When Kathy Habgood looks through her front window toward the rolling farmland just beyond Cook Road, she sees uncertainty.
An avid birdwatcher, Habgood enjoys the Canada geese, hummingbirds, turkey vultures, orioles and other songbirds that flock to her yard.
She’s afraid the birds might stop coming if developers move forward with plans for a 50-turbine wind farm across from her home.
“This is such a rich area for birds, so near the shore,” she said. “Anything that would deter them would be terrible.”
The effect on migratory birds, noise and an altered landscape are worrying people who live in the northwest corner of Hamlin, where developers are in the earliest stages of planning a wind farm that could be the first in Monroe County.
In light of a drive to meet 25 percent of the state’s need for electricity with alternative energy sources by 2013 – and a sweet pot of state and federal money to hurry things along – wind farms have sprouted all over New York during the past few years.
They’re providing clean power and financial benefits to communities through rental payments to landowners and host community agreements with municipalities.
They’re also controversial: Opponents claim they ruin scenic vistas, drive away wildlife, pose hazards to birds and bats and lower property values.
Still, turbines are already generating power or will be soon off Long Island and in Madison, Lewis, Wyoming, Erie and Genesee counties and elsewhere.
As developers gather data to see whether Hamlin really is a good place for a wind farm, the town joins others scrambling to write laws governing where the turbines can go. Without such laws, towns have little power to regulate their placement.
A committee formed late last year in Hamlin to write those regulations still has 10 months of work to do. To give the committee time to do its work, town leaders today will consider enacting a one-year moratorium on wind farms.
“There’s the feeling that without a moratorium, we’re unprotected,” said Denny Roach, town supervisor. “If a developer came in tomorrow with a plan, we really don’t have much to say they can’t put one here.”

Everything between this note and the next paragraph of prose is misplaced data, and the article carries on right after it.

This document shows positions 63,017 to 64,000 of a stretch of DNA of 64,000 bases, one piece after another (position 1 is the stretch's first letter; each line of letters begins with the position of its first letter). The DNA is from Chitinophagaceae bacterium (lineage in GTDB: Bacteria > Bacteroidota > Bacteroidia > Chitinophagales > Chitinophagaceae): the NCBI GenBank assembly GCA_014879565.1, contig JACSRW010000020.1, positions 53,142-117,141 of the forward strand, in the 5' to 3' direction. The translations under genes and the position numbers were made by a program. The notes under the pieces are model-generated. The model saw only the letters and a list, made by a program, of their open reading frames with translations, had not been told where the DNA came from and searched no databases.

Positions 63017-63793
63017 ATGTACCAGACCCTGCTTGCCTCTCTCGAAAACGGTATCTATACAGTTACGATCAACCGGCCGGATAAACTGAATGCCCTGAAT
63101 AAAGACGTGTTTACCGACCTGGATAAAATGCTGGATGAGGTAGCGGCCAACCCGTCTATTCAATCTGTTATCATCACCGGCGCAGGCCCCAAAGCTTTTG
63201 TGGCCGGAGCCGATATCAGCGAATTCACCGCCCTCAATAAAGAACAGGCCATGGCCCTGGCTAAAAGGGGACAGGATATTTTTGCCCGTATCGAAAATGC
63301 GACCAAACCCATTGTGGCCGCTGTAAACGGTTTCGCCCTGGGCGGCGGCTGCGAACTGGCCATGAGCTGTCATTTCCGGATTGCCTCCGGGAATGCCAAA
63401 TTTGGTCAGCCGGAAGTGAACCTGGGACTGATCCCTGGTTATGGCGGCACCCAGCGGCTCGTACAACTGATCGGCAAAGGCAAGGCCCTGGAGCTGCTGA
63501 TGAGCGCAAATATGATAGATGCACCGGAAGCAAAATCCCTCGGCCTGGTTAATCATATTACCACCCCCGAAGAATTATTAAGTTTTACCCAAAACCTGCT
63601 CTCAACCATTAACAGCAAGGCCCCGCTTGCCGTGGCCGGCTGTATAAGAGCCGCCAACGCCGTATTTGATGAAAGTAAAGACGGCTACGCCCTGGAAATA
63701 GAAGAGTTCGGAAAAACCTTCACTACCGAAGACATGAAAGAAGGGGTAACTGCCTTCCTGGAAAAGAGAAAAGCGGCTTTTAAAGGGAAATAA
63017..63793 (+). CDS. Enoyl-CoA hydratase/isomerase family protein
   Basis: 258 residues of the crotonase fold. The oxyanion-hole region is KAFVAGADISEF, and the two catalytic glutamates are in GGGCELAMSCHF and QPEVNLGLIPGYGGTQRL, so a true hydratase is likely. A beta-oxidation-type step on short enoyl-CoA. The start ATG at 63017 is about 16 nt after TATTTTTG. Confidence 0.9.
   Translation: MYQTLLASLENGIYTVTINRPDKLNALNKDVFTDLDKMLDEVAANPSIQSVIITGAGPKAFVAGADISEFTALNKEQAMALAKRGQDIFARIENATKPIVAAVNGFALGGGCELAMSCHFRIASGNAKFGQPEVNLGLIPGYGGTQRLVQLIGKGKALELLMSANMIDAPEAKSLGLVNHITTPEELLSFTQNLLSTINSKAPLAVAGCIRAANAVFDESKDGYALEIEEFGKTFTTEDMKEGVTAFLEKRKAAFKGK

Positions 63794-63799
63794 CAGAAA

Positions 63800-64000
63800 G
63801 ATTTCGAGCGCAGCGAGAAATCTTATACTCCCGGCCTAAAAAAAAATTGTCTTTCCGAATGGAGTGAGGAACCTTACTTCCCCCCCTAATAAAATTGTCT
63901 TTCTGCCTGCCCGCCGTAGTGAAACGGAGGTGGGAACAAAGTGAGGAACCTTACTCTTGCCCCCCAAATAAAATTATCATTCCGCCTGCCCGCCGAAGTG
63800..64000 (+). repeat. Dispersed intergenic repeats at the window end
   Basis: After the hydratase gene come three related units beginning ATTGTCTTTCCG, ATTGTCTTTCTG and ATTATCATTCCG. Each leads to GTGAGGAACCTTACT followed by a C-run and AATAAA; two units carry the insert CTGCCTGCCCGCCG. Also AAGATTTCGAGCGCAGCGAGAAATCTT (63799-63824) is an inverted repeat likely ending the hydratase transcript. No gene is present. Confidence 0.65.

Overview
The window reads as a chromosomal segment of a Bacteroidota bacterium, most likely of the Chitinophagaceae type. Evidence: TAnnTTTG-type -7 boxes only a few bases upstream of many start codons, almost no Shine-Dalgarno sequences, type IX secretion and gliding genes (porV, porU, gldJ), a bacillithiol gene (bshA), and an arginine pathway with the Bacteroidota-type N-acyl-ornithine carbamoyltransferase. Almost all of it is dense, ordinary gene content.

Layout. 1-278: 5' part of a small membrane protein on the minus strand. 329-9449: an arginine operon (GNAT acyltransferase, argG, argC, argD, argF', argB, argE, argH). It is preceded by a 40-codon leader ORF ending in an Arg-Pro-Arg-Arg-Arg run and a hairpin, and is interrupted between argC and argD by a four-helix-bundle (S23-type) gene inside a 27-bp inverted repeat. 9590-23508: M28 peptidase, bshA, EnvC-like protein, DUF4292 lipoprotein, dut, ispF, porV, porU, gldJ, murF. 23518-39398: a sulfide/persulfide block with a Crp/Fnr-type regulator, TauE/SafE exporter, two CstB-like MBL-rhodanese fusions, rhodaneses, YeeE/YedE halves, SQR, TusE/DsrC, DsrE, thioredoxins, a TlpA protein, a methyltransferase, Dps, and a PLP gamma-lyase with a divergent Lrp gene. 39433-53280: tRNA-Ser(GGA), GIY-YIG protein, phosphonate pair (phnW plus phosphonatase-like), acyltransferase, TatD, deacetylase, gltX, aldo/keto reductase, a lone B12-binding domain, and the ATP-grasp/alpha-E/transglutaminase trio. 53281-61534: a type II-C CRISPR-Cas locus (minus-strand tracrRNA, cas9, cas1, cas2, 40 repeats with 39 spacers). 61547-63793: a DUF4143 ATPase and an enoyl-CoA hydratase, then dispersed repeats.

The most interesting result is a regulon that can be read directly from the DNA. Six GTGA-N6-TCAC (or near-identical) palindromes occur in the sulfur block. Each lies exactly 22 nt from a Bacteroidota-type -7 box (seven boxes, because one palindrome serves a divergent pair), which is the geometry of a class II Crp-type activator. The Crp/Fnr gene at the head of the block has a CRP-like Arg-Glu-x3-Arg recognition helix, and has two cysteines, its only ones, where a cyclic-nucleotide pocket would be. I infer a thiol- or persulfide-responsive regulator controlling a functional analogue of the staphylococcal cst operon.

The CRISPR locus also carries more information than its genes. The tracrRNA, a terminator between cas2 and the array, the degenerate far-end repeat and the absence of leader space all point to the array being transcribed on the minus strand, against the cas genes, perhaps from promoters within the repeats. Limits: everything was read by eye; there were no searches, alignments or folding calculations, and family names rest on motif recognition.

Two 200-foot meteorological towers were erected in Hamlin’s northwest quadrant last year. They’ll keep a running record of wind speed and direction, temperature and barometric pressure, then transmit the data by cell phone to Competitive Power Ventures Inc., the Massachusetts company interested in the town’s wind farm potential. Roughly 18 months of data will be collected so the company can see whether the area truly is right for wind development. Driving past rolling farm fields on Redman Road, Roach pokes a finger at his side window.
“You can see one of the met towers from here, and that’s generally where the turbines would go,” he says, motioning to where a skinny white pole reaches toward the sky. “There’s no actual proposal yet, so it’s all just hypothetical so far, but they are gathering data.”
Officials from Competitive Power Ventures did not return calls seeking comment for this story, but according to town documents, CPV would eventually like to build 40 to 50 turbines nearly 400 feet tall in the area roughly bounded by Redman, Cook, Monroe-Orleans County Line and Morton roads.
Roach said it’s tough to immediately say that wind towers would be wrong for Hamlin.
“On the surface, they look like a great thing for the landowners,” he said. “And the town can earn significant revenue. But there’s the other side of the coin, and problems that are particularly acute for neighboring landowners.”